3. Birdjaguar

    Birdjaguar Entangled Retired Moderator Supporter

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    :hatsoff: Plotinus. While I've been lost in NESing, your magnificent thread appears and goes over 300 posts. Well, I'm only half way through reading it and have been enthralled all the way. I even have some favorite posts. Kudos to you! :)
     
  4. Quasar1011

    Quasar1011 King of Sylvania

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    I used the NIV, but checked the King James version, as well as the Living Bible. All 3 version have "I am". I then checked the 1909 Reina-Valera Spanish language Bible, and it has "Yo soy" in Mark 14:62, which translates as "I am." I then checked the original Greek, and it has "ego eimi" in that passage- which again translates as "I am". None of them are even close to "so you say". And since your chosen version changes the meaning of the passage, your bias is showing. :p What, 5 versions of that verse in 3 languages spanning 2,000 years are wrong, and you are right?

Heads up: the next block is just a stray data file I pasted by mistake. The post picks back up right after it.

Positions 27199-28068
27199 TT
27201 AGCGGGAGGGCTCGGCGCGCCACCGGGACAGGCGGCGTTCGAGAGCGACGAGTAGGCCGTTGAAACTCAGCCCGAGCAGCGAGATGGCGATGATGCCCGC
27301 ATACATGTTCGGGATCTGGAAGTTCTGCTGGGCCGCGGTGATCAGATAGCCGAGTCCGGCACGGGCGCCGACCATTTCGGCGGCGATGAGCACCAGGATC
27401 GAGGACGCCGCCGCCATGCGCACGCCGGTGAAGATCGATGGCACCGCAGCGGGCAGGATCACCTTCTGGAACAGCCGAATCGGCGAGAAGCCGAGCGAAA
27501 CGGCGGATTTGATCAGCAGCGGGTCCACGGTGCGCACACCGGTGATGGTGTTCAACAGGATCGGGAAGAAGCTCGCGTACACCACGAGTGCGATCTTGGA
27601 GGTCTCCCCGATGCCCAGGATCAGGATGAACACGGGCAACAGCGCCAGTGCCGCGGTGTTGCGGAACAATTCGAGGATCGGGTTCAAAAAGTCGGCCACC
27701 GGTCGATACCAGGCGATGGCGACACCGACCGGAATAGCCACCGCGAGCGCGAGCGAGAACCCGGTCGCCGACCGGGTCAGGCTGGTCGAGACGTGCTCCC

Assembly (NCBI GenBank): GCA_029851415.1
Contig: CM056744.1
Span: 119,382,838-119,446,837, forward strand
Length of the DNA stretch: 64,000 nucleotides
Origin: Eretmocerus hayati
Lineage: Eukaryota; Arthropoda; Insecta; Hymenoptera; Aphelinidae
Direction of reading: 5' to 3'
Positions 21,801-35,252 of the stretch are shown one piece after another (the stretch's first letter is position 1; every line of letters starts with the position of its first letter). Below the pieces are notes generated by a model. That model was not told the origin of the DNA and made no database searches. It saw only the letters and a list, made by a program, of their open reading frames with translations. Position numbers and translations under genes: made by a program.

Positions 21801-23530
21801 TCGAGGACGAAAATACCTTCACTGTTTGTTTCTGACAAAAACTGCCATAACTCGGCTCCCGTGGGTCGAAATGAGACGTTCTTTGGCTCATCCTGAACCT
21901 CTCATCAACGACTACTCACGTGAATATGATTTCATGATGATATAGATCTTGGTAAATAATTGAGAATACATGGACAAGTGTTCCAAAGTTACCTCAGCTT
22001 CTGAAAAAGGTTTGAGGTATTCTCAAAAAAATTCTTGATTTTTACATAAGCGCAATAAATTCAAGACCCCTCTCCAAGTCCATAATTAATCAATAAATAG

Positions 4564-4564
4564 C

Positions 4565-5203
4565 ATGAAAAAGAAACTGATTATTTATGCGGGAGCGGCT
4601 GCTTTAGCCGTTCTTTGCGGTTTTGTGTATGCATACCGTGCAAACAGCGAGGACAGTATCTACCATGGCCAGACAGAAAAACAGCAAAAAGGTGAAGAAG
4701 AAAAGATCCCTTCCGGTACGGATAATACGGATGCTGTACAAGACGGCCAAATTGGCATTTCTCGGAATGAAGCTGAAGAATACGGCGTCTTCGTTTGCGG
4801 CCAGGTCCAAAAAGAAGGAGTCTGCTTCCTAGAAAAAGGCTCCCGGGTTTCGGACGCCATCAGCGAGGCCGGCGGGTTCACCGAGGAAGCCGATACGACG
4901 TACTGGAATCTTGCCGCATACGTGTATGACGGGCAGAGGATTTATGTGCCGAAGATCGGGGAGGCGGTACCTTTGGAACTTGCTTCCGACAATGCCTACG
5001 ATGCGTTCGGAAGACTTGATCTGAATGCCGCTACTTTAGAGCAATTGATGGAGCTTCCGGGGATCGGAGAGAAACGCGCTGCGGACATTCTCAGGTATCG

5. Plotinus

    Plotinus Philosopher Administrator

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    I don't really know much about it, but it looks pretty unlikely to me. Tibet?? There is no way the canonical Gospels are based on Aramaic originals.

    Well, I think Origen is always worth reading (even in that outdated translation). He had many interesting things to say about the nature of God and faith. You might also like Gregory of Nyssa. I think that from what you'd say you'd be most interested in Orthodox theologians, so the big man to read there is Gregory Palamas.